It is now over 30 years since the first forest direct action protests at Terania Creek in northern NSW took place. Over the ensuring years, harvesting in native forests has become increasingly controversial, as activist “charities” with multimillion dollar budgets have launched campaign after campaign advocating a complete closure of the native forest harvesting and processing industries in south east NSW and Australia generally.
Many politicians trying to out green their political rivals by targeting voters who have a knowledge of forest management largely informed mass media stories relying largely on the content of anti forest industry activist campaigns. Over three decades, some political candidates have seen the trade-off of forestry jobs in remote rural communities as a recipe for harvesting green leaning voters in inner city electorates.
This website will attempt to cut through the political spin of announcements relating to the harvesting of native forests and check out the real politics and consequences of these announcements at a local level.
In this “Think Before You Vote”case study, we take a closer look at what Greens Party members say and what their behaviours tell us. Posted June 2016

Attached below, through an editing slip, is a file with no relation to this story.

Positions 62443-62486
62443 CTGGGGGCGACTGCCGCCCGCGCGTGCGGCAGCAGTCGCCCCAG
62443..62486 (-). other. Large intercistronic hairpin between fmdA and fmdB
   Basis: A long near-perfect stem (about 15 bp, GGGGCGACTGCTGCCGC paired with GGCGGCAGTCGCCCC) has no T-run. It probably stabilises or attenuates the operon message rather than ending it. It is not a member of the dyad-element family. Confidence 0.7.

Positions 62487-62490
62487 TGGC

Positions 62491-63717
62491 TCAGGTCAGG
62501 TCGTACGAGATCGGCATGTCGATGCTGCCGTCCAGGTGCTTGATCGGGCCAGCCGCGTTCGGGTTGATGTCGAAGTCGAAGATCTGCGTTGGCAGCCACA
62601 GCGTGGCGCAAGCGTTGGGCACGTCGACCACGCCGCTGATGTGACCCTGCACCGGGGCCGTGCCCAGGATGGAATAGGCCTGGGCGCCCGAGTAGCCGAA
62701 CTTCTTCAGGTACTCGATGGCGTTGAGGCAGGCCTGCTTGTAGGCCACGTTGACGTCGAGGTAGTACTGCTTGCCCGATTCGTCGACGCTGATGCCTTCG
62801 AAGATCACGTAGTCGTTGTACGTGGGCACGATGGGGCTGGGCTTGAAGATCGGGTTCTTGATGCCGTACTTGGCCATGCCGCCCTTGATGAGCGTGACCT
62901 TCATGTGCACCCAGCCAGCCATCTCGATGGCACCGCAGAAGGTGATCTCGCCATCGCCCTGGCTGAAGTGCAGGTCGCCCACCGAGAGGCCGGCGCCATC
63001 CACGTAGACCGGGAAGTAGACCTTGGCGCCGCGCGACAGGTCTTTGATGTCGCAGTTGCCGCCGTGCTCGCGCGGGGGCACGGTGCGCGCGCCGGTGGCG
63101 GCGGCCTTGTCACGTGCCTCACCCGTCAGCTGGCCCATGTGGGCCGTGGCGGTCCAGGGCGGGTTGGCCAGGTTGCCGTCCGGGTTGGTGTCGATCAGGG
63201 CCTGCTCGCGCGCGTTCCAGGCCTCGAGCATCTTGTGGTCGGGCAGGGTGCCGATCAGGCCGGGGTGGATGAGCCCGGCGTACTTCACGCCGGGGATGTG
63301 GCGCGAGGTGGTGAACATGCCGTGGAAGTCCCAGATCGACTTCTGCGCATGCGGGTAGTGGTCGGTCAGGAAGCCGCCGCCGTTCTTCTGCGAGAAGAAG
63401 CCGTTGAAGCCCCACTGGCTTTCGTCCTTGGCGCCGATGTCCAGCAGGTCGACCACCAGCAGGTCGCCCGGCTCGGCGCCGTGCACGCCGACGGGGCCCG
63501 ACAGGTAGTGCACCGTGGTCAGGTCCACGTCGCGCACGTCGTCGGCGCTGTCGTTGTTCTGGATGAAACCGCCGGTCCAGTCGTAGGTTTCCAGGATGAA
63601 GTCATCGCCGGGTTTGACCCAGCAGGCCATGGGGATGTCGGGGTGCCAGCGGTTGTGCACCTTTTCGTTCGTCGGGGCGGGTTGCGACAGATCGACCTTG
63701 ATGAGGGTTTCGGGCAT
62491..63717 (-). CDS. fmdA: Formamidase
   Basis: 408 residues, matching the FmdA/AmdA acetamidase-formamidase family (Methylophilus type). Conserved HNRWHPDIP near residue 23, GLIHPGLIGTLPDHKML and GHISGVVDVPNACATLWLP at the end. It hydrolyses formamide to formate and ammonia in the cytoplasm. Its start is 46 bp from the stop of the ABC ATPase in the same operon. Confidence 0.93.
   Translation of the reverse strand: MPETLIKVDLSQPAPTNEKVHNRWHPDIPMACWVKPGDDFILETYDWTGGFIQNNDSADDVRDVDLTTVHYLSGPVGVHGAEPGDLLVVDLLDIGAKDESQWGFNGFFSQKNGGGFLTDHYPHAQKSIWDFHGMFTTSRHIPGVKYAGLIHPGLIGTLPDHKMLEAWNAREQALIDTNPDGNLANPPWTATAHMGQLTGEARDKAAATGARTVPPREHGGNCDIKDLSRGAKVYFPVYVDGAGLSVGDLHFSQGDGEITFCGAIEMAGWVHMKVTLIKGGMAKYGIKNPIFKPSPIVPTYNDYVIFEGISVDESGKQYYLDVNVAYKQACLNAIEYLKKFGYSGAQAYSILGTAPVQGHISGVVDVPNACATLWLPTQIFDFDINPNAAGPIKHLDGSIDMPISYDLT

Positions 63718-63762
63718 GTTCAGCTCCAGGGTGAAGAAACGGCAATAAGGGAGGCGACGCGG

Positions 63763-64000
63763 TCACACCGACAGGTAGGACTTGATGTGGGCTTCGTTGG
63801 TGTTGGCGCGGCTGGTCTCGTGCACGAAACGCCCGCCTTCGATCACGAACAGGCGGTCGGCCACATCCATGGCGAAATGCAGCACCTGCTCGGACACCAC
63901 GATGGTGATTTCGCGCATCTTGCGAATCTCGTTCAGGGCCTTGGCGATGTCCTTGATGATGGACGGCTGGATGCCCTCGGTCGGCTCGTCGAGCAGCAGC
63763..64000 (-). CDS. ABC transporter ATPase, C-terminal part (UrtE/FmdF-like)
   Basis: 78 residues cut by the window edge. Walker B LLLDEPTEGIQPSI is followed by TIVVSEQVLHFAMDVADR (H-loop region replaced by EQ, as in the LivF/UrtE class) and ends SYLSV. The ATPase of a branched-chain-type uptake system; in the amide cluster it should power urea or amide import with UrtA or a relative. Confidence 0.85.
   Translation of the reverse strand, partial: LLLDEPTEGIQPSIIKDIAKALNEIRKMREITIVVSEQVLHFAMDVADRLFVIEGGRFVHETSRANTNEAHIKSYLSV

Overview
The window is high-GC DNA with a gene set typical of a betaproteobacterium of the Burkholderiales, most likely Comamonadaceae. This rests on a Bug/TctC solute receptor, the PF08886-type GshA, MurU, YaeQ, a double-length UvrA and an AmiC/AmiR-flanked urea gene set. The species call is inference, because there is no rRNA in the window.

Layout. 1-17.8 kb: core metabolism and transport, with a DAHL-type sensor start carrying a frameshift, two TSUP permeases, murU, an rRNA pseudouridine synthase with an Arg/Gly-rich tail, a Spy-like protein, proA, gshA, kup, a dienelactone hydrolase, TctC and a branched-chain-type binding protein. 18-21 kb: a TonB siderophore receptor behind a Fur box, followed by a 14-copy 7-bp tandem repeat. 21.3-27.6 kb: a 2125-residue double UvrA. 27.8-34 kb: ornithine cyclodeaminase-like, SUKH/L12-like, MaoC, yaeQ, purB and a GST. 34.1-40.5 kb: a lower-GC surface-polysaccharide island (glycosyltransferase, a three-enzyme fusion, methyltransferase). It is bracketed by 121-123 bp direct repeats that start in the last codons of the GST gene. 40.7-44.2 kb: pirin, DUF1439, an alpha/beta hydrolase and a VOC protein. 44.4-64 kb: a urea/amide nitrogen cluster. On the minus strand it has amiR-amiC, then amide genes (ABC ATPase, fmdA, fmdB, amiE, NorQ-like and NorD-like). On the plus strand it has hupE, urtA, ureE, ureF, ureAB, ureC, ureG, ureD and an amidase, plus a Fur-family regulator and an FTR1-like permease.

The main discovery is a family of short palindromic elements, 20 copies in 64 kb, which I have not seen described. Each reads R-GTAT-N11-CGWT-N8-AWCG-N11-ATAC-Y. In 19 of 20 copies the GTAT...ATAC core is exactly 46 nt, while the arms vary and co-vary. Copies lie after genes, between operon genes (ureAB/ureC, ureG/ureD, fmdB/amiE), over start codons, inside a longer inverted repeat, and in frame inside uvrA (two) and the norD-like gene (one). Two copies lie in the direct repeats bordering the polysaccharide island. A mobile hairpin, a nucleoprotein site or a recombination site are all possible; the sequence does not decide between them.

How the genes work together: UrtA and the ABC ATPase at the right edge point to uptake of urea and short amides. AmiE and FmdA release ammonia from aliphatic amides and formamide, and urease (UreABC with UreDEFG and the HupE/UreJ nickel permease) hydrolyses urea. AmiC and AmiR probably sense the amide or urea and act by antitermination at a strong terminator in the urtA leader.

Why Do Green Candidates Step Away From Red Banners Before Elections
NSW greens MP David Shoebridge should stick to law and leave financial analysis to someone who has a broader view of the Government budget position.
Greens Fail on Budget Logic
The greens party goes to considerable lengths to convince us that they do not accept donations from corporations. Whether it is a corporate or private donation, when it comes to $1,680,795, the mantra of no corporate donations needs some scrutiny.
Greens Party Spin on Political Donations
The Australian greens website states: “The Australian Greens are deeply committed to the principle of nonviolence, as essential to the prevention and reduction of conflict.” While this may sound good in theory, practice suggests it is nothing more than spin.
Greens Spin on a Party of Peace & Nonviolence